Improving grass performance

Since 2015 we have been able to predict trait performance in perennial ryegrass based on a simple DNA profile and every day, we become increasingly better at doing it
Improving grass performance

It all started 10 years ago when reseachers and breeders at Aarhus University and DLF decided to attempt something no one had tried before:

Develop and implement genomic selection in an open-pollinating, population-bred crop. At the time, the only tools available were developed for animal breeding, which is based on single individuals

Like all other open-pollinated species, ryegrass breeding lines consists of several similar (but not identical) siblings and sometimes even more distantly related individuals. This feature ruled out the use of chip-genotyping, which was state-of-the-art for determining the DNA profile of a single individual. Instead a sequence-based approach was deployed that more efficiently could describe the DNA profile of a mixed population in a quantitative manner. The use of this new technology, however, meant that all statistical models behind Genomic Selection had to be revised and redesigned to deal with such quantitative DNA profiles.

Fortunately, the research was spiked by extra funding from an innovative executive management and two Danish National Research Foundations, who saw the potential of moving breeding faster and with a higher success rate. More than 1000 breeding lines tracking ten years back was pulled out from the seed storages and subject to sequencing and re-testing in the field. The output from this training set was used to develop the first genomic prediction models, which showed to be surprisingly good. Following additional years of model improvement, the first GS-based synthetic variety crosses were made in 2015 and today Genomic Selection is an integrated part of forage perennial ryegrass breeding at DLF’s breeding stations in Denmark, the Netherlands, the United Kingdom, France and New Zealand.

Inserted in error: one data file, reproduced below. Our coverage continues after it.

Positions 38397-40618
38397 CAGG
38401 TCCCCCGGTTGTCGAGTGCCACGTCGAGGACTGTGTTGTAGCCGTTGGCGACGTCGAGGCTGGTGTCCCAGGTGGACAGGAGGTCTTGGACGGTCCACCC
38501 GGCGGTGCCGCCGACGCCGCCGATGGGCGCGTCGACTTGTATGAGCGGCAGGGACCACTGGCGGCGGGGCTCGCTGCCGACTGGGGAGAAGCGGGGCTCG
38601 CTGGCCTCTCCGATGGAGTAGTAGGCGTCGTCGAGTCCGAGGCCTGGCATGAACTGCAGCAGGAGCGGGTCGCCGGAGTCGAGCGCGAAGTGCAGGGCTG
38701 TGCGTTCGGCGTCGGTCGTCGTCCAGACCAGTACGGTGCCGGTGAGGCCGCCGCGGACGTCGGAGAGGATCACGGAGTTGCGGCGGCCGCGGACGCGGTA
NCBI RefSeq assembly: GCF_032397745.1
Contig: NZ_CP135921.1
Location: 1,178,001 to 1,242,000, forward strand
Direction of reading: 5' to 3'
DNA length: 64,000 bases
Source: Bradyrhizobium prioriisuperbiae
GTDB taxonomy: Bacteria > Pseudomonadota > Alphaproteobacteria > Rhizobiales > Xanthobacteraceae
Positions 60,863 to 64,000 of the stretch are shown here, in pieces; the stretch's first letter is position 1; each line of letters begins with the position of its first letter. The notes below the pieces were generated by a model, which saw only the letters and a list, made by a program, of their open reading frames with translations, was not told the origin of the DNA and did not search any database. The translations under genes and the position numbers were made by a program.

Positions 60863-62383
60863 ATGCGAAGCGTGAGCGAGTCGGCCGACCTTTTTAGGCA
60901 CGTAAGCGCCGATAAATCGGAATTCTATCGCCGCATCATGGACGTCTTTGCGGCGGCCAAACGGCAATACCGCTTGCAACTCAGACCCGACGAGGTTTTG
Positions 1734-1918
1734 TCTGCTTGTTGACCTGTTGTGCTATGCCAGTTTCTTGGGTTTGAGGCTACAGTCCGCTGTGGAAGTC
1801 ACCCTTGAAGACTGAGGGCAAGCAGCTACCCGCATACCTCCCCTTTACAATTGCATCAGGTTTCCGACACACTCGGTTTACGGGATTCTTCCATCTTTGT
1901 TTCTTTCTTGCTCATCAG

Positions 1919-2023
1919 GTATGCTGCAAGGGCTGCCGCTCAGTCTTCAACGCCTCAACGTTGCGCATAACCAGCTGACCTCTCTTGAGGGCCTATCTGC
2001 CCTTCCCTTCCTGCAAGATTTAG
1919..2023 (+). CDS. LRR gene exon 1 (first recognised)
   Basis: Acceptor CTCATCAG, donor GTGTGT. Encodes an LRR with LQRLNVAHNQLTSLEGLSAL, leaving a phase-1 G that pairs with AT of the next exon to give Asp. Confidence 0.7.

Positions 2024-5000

Genomic Selection enables breeders to pre-select lines with sufficient potential to be tested in the field, it allows them to cut down development time, and it increases the annual breeding gain substantially. The inclusion of material from several breeding locations has since advanced Genomic Selection models so that performance of a certain line can be predicted for different environments. That option holds great prospects for breeding in a future with an ever-changing climate. We will not be able to predict that future, but we will be able to predict how our forage grasses will perform. The future is green.